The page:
Right wing journalism doesn't annoy me half as much, as a centrist, as it does some of my left wing friends.
However, some trends and buzzwords have developed recently and I'm not sure people are really thinking them through.
Safe spaces seem to have evolved into a put down by people who consider that folk are "insulating themselves from argument" when some people declare an area for discussion as a "safe space".
But it isn't - most of the communities we circulate in are free and areas where free speech is tolerated and arguments engaged in. Twitter is one such area, for instance.
However, if you are exploring ideas, most of us would like to do that with similar minded folk - sometimes. It is sometimes helpful for me as a feminist not to have to argue back against people with differing views. I'm different from some people in that I enjoy a good argument and seek to learn from it - but I'm not always in the mood, and like to exercise my right to freedom of association to associate with whom I darn well please.
This is a good blog on the subject that it helps everyone sometimes to associate with others of like mind - from Scott Alexander of Slate Star Codex - hat tip to new follow/follower @declamere for the link.
Some right wing journalists who are devoted to free speech above all, seem to get rather annoyed at "left wing dinner parties", which just leaves me wondering if they never get invited to any dinner parties.... What they are really telling us is they don't like left wing groups meeting and discussing their ideas without balance or bias....... but that's something the left wing go on about too!!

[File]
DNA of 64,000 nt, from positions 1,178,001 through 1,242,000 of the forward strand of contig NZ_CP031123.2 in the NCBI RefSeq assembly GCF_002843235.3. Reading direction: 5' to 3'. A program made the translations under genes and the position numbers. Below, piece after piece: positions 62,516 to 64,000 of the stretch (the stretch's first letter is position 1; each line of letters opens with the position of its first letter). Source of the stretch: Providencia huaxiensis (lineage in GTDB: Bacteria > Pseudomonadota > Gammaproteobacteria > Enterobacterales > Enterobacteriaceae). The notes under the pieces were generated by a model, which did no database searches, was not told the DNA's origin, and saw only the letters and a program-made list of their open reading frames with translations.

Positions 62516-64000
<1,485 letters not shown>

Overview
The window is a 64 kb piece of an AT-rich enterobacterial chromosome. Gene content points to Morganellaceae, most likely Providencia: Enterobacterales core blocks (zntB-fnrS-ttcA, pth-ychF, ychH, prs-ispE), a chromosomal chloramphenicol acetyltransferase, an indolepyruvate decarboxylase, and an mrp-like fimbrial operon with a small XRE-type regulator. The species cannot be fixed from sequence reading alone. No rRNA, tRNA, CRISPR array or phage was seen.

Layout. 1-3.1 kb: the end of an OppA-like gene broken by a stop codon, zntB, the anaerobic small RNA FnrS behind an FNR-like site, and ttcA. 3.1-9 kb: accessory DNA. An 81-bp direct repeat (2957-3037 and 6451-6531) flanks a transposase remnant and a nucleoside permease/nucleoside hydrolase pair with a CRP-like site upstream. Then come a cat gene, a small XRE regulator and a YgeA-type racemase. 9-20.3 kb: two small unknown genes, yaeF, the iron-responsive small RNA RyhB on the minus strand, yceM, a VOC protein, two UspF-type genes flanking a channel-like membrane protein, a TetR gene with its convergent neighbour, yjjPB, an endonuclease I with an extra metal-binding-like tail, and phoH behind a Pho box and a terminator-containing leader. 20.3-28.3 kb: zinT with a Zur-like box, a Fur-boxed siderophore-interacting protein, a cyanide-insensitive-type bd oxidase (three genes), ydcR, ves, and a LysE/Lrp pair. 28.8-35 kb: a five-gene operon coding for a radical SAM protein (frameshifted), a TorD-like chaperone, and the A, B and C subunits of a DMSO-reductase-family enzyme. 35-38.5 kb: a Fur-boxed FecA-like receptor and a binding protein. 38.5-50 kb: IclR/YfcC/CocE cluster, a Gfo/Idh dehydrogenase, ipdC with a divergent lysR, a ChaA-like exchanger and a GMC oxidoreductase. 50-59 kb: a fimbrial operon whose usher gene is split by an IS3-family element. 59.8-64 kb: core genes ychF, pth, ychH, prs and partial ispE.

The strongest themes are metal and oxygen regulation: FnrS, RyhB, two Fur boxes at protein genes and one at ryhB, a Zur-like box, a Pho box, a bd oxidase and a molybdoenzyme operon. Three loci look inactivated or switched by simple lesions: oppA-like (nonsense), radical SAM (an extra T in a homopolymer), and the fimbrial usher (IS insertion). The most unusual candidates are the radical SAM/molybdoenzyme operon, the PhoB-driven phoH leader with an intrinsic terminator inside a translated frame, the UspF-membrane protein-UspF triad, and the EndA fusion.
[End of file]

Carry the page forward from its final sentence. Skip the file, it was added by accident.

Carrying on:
Freedom of association is important. It's important to associate with people you like! If you favour it you can learn a lot from disagreeing, discussing and yes, arguing with those you don't have a lot in common with. But you don't have to.
I'm also going weary of people dismissing ideas as "virtue signalling" - again this seems to be shorthand for putting down left wing groups and freedom of association - right wing groupings do this too! They volunteer for charities, Parent Teacher associations, they join clubs, they do all sorts of things to indicate that THEY fit into their chosen social milieu. We all do these things all the time, it's called human nature.
If people want to call others out on behaviours that they believe are wrong when it's on the other side of the social tracks to where they stand, fine. But don't expect me to think that's very rational.